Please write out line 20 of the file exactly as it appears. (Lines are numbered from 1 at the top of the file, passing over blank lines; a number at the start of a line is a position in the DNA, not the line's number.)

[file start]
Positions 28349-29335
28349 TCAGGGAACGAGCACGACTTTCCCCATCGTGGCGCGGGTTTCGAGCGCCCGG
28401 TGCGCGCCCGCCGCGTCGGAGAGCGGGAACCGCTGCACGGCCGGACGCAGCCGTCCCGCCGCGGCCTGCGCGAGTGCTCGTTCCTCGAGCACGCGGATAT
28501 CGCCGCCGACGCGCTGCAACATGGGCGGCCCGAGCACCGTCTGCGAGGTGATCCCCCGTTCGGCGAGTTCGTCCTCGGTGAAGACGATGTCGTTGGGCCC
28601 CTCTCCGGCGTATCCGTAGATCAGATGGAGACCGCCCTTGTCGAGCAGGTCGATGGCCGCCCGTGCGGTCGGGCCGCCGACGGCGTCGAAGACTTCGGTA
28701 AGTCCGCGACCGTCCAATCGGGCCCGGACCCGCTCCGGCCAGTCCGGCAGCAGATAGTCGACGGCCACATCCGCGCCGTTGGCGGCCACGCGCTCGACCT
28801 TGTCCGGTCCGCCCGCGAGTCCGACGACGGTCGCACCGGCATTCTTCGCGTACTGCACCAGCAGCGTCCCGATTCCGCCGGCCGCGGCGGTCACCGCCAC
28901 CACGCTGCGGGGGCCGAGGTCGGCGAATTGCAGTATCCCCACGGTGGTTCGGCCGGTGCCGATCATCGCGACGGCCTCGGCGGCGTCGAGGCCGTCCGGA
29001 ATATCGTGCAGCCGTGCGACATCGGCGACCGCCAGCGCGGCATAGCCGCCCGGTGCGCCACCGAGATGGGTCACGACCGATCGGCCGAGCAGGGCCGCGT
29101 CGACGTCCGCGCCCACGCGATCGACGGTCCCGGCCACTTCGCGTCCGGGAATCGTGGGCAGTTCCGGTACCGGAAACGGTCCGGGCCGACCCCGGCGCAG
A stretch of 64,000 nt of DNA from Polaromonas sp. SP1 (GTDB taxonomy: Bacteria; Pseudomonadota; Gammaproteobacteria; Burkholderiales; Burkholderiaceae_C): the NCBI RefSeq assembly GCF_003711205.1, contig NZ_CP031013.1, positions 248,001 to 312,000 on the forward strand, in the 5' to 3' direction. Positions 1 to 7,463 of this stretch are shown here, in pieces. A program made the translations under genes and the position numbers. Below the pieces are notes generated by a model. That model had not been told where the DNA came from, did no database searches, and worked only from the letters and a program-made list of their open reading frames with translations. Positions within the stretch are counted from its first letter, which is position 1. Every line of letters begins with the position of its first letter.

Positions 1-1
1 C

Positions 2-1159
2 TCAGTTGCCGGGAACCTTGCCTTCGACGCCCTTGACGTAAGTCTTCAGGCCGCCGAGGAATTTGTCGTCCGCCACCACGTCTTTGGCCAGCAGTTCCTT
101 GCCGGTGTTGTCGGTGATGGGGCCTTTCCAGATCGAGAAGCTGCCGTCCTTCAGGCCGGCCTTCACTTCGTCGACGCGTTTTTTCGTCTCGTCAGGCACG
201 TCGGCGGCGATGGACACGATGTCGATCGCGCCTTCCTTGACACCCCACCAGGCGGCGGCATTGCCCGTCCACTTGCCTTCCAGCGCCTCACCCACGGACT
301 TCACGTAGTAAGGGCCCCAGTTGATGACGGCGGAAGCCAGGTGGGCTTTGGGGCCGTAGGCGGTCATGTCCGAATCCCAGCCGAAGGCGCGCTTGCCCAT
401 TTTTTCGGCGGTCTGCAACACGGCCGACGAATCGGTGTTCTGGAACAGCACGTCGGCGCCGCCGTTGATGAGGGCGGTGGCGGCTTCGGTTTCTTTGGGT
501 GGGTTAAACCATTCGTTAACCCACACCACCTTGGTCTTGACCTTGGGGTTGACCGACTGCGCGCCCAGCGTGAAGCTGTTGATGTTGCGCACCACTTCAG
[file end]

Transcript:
501 GGGTTAAACCATTCGTTAACCCACACCACCTTGGTCTTGACCTTGGGGTTGACCGACTGCGCGCCCAGCGTGAAGCTGTTGATGTTGCGCACCACTTCAG